The first T20I between England and Australia this week sparked controversy when England captain Jos Buttler decided not to appeal against Matthew Wade for obstructing a run-out chance. Fourteen years ago, another England captain was faced with a similar decision, but chose an entirely different path, sparking even more controversy.
In 2008, Paul Collingwood came under fire for failing to withdraw his appeal for the run-out of Grant Elliott, following a mid-pitch collision between Elliott and Ryan Sidebottom.
In the fourth ODI of the series, at The Oval, New Zealand were seven wickets down and needed another 29 runs off seven overs for victory when the incident happened.
After Elliot defended the ball from Sidebottom, teammate Kyle Mills charged down from the non-striker’s end for a quick single. As the ball trickled down the pitch, Sidebottom went for it, and he and Elliott collided mid-pitch and both ended up on the floor. While they were still on the ground, Ian Bell picked up the ball and threw at the non-striker’s end, where Kevin Pietersen collected it and took the bails off. Elliott was run out by a big margin.
With Elliott clearly hurt from the collision and no suggestion that he or Sidebottom had intentionally impeded each other, Mark Nicholas said on air: “Paul Collingwood has a very interesting moral situation to deal with.”
Elliott was clearly out according to the Laws of the game, but umpires Steve Davis and Mark Benson asked Collingwood whether he wanted to withdraw the appeal in the spirit of the game, given Elliott had been prevented from making his ground. The England captain, however, opted to uphold the appeal and Elliot had to leave the field, boos ringing out around The Oval.
The match also finished in dramatic fashion with New Zealand winning by one wicket after an overthrow off the last ball of the match.
After the game, the New Zealand team were apparently still incensed by the incident and slammed their dressing room door in Collingwood’s face. They also shouted abuse at the England players from their balcony after the match had finished, and refused to shake hands with them.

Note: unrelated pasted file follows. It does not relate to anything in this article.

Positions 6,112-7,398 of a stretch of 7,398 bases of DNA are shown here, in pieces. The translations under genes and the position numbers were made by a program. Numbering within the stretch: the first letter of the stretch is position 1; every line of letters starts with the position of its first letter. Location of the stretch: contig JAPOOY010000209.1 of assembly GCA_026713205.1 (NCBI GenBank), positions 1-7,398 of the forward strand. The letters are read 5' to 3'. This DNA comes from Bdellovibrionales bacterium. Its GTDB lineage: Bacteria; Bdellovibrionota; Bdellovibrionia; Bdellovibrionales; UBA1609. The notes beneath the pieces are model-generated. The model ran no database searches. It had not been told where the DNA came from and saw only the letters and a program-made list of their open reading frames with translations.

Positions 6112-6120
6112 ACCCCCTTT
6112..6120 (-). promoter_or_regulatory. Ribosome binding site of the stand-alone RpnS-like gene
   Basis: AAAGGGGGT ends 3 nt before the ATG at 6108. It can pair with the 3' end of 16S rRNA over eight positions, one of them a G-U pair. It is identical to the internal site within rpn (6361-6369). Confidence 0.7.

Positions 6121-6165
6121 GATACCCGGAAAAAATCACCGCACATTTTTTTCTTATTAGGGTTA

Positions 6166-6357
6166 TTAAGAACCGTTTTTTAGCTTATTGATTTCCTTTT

Later, both Collingwood and New Zealand captain Daniel Vettori apologised for the incident. Collingwood was quoted in The Guardian as saying “I hold my hands up and say I probably made the wrong decision, and that’s something that I have to live with.”
Vettori was also quoted saying: “I want to apologise for our team’s reaction and my reactions. It took a long time to calm down. Paul came to speak to us and was contrite so we will move on and hopefully it doesn’t happen again”
A year later, the shoe was on the other foot, when Collingwood was run out wandering out of his crease in a Champions Trophy group stage clash against New Zealand. At 27-3, England were looking to rebuild when, thinking the ball was dead, Collingwood started walking down the wicket at the end of the over. Wicketkeeper Brendon McCullum threw the ball at the stumps, directly hitting and catching Collingwood well out of his crease
With Collingwood given out, Nick Knight on commentary questioned: “How deep are those scars from what happened at The Oval?”
However, when Vettori was consulted by the umpires over whether he wanted the appeal to stand, he chose to withdraw the appeal. He and Collingwood shook hands on the field, bringing the saga to an end.
After the match Vettori said: “It was obvious that there was no intention of a run, Colly had wandered down the pitch, and it was a lot easier to call him back and get on with the game.”
New Zealand again went on to win the match, taking victory by four wickets, Elliot with figures of 4-31.
Watch videos of both incidents here
2008 Fourth New Zealand v England ODI at The Oval
2009 Champions Trophy Group Stage Match New Zealand v England